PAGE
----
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The opening "A Hard Day's Night" chord on just one guitar


If you've spent any amount of time as a guitarist who loves The Beatles, you know full well that the opening chord of "A Hard Day's Night" is the stuff of legends. There's more myth and mystery about this single chord than all of the King Arthur tales in England. And with good reason: it's practically impossible to dissect it, and even more difficult to reproduce it.

The Beatles Complete Chord Songbook, as good as it is, suggests a G7sus4 chord:


Close, but not quite.

Even the incredibly detailed The Beatles: Complete Scores volume has this opening chord listed as Gsus4:


That's even less correct, y'all. At least the simpler Chord Songbook caught that there's definitely a 7th in this chord.

In the past few years, there have been thousands and thousands of words written on the subject (a Google search for "hard days night chord" returns over 300,000 results), and thanks to technology and exposure to The Beatles multi-track/individual track data, most of the heavy lifting has already been done in terms of breaking down the chord into its individual notes.

Here's what we sort of know so far: John is playing a Dsus4, George is playing an Fadd9 on his 12-string (the same chord that ends the song), and Paul is playing a low D note on his bass. Some reports say George Martin also played a cluster of notes on the piano. The Beatles Bible identifies these as "D2, G2, D3, G3 and C4," which would look like this:


Randy Bachman further adds (after Giles Martin invited him to Abbey Road studios and let him hear the original isolated tracks) that George's Fadd9 chord was anchored by a G and a C in the bass:


Ignore those fingerings. The bottom two strings are undoubtedly being fretted by George's thumb, not his ring finger.

As already noted (and Bachman confirms), John was playing a Dsus4:


Here's where we stand, then:


I've left out the piano here for two reasons: first, all of those notes are accounted for in the guitars, and second, we're talking about how to replicate this chord on a solo guitar alone, so unless you plan to drag a grand piano to your next campfire jam session, let's leave it out for now.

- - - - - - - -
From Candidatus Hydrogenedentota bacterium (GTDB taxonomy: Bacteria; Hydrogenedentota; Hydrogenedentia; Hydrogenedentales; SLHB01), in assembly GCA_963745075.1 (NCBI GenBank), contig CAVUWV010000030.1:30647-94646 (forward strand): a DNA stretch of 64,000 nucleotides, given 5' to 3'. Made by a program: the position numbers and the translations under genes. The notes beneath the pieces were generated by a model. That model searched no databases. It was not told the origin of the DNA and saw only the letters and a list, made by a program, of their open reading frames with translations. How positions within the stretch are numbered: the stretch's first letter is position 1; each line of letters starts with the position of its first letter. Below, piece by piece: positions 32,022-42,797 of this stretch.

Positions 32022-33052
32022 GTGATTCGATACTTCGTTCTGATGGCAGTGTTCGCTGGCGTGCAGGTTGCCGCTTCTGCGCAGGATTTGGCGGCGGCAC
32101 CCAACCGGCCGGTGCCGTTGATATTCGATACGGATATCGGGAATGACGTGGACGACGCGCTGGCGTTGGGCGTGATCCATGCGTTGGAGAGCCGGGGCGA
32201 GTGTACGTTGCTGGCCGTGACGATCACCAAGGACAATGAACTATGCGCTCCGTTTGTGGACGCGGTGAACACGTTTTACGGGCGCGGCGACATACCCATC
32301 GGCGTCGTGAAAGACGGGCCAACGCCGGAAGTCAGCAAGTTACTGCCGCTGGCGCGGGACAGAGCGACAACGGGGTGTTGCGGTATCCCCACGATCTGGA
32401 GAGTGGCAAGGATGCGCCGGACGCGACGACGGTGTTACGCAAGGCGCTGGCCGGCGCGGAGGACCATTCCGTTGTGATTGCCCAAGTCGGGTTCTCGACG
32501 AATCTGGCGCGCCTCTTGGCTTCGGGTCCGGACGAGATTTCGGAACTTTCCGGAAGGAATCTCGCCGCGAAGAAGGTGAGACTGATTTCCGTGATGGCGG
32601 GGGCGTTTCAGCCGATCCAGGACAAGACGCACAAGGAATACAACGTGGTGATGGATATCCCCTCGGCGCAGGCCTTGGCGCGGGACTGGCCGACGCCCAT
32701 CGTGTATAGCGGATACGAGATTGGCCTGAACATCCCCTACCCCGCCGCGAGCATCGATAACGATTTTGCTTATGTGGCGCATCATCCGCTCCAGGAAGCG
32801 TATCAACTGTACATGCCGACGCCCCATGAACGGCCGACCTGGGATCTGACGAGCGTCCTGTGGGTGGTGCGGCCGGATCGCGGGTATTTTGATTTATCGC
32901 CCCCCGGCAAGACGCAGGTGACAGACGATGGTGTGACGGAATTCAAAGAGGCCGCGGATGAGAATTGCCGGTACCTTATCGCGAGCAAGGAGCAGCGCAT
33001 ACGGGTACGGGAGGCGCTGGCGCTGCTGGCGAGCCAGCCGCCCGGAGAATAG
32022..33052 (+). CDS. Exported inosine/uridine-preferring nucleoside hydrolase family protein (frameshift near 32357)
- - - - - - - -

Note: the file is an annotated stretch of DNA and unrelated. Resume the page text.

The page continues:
Of course, those notes aren't entirely correct, because George was playing a 12-string, which means the bottom four strings also include octaves. A more accurate picture would be:


Now to the all-important question, which is, how do we replicate this chord using just one guitar? Standard guitar tuning doesn't even let us get all the way down to Paul's D note.

Which is why we're not going to use standard tuning. We're going to tune the low E down to a D, and tune the low A down to a G. Think of this as an Open G tuning that can't quite commit.

Those two re-tuned strings give us the low D and G notes, so now we just need to fill in the F, A, C, and high G -- which is precisely what an Fadd9 chord is.

Here is the final product:

 

Yes, I realize this is missing the high A and the D just below it, but this is still far and away a more accurate sounding chord than a Gsus4 or a G7sus4, far closer to the "real thing" than can be achieved with standard tuning. If you have a 12-string, you'll get those high A and D notes built in anyway.

Finally, what do we do with the rest of the song now that we're in an alternate tuning? The song uses Bm, Am, Em, F, C, and D chords in addition to the "home G," so we need a way to voice those chords if we're going to do more than just strum the opening chord and move on to something else.

Here are the voicings:

Verse


Bridge


Phew. The things we one-man-band solo guitarists do for our craft ...

3 comments:

  1. 'The things we one-man-band solo guitarists do for our craft ...'

    So true. Thanks for this, though, I'm going to try it. 👍

    ReplyDelete
  2. I did notice that your chord chart for Em is not quite correct: the fourth string shouldn't be open, it should have a second fret E.

    ReplyDelete
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